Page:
Learn English with phrases invented by Shakespeare 1

{“en”:”We have something different this week. Weu2019re looking at phrases invented by William Shakespeare. Yeah, really. Youu2019re going to learn from Shakespeare. William Shakespeare is the greatest English writer and poet who’s ever lived. He died 400 years ago, but hereu2019s the thing. Weu2019re still using phrases and expressions that he invented today. So letu2019s look at some. First one. We often use this phrase when weu2019re telling a story. It means quickly and unexpectedly. Shakespeare used it to talk about how fast we can fall in love because that can happen quickly and suddenly. Falling in love is a nice surprise, but we can use this phrase with bad surprises too u2013 things that shock us. For example, all of a sudden, an alarm went off. The lights went out and all of a sudden, I someone grabbed my neck. The lights went out and all of a sudden, I someone grabbed my neck. Next one? Shakespeare wrote a play about a man called Macbeth.

Macbeth was a murderer. He killed four people and his wife, Lady Macbeth, encouraged him to do it. She said, ‘Go on kill them. Itu2019ll be good for us’. So he did, but after the murders, Macbeth felt badly about it and his wife wanted to comfort him, so she said ‘Whatu2019s done is done’. Can you guess what she meant? We say this when we want to point out that you canu2019t change something thatu2019s already happened.

So if you spill some milk, thereu2019s nothing you can do about it, and I might say u2018Forget it. Move on. Whatu2019s done is done’. Thatu2019s great, Sally. Bye. Sallyu2019s coming to our party. You invited Sally? Yes. Oh no. Whatu2019s the matter? Well Peteru2019s coming. He hates Sally. She dumped him. Well itu2019s too late now. Whatu2019s done is done. Whatu2019s done is done. OK, hereu2019s another expression from the play Macbeth. One of the characters gets tragic news u2013 terrible sad news. All his family have been killed at once u2013 all of them at the same time, in one go. And thatu2019s the meaning of ‘in one fell swoop’. We say it when a lot of bad things happen at the same time, as the result of a single action. Iu2019ve got terrible news. Whatu2019s happened? You know I told you there’s new management at the company. Yeah? Well, they let everyone go. Everyone? Yes. They laid off 300 people in one fell swoop. Oh my. They laid off 300 people in one fell swoop.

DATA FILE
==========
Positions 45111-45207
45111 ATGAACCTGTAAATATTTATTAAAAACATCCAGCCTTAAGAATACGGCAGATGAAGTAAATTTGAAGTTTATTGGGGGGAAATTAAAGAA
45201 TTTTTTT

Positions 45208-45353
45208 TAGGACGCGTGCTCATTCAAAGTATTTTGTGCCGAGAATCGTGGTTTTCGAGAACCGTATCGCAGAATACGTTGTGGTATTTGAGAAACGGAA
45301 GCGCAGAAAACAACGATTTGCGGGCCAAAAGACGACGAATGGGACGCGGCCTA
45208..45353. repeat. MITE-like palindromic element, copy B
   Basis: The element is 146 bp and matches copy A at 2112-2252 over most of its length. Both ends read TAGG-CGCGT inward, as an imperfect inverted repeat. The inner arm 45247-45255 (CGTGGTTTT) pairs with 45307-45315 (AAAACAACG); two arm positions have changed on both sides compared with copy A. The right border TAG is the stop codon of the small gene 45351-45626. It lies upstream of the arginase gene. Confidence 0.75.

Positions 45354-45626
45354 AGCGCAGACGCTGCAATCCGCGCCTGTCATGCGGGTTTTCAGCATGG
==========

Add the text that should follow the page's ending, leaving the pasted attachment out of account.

Oh my. Let’s have a happier phrase now. We use this expression to say something happened by chance. These days we normally say u2018as luck would have itu2019, so we drop the word u2018goodu2019. It means by lucky chance. Letu2019s see it in action. IWe’ve had a difficult month. Yes. First the car broke down. That cost a thousand dollars to fix. And then we had medical bills. Another thousand dollars. We didnu2019t know how we were going to pay the electric bill. But as luck would have it, I won a prize in the lottery. Amazing! Two thousand dollars! But as luck would have it, I won a prize in the lottery. OK, Iu2019ve got two more for you. Hereu2019s one Shakespeare used in several plays. Now the word u2018fairu2019 here means treating people equally, in the right way. If a game is fair, then everyone has an equal chance of winning.

And playing fair u2013 that means following the rules of a game and not cheating. So if someone cheats, itu2019s not fair play. Oh hurry up Jay. Just a second. What are you doing? Iu2019m looking in the dictionary. But thatu2019s cheating. He has no sense of fair play. He has no sense of fair play. Our last phrase is the opposite of fair play and Shakespeare invented this expression too. Foul play is when you do something dishonest and unfair. Footballers are sometimes sent off because of foul play. But foul play has another common meaning today. If someone dies and it wasnu2019t an accident or natural death, itu2019s foul play. So itu2019s is some kind of violent criminal action that results in a death.

What do you think? Heu2019s dead. Yes, but what happened? Hmm. Maybe it was suicide. Really? I think there was foul play. You think? I think there was foul play. You think? Now thereu2019s an interesting thing about all these phrases and expressions. Native English speakers just say them, and we donu2019t normally know that they come from William Shakespeare. And there are hundreds more phrases that he invented, so weu2019re planning to make another video on this topic. Let us know in the comments if thatu2019s a good idea. And if you enjoyed this video please share it with a friend whou2019s also learning English. And make sure you subscribe to our channel so you donu2019t miss our future videos. See you next week everyone.. “}

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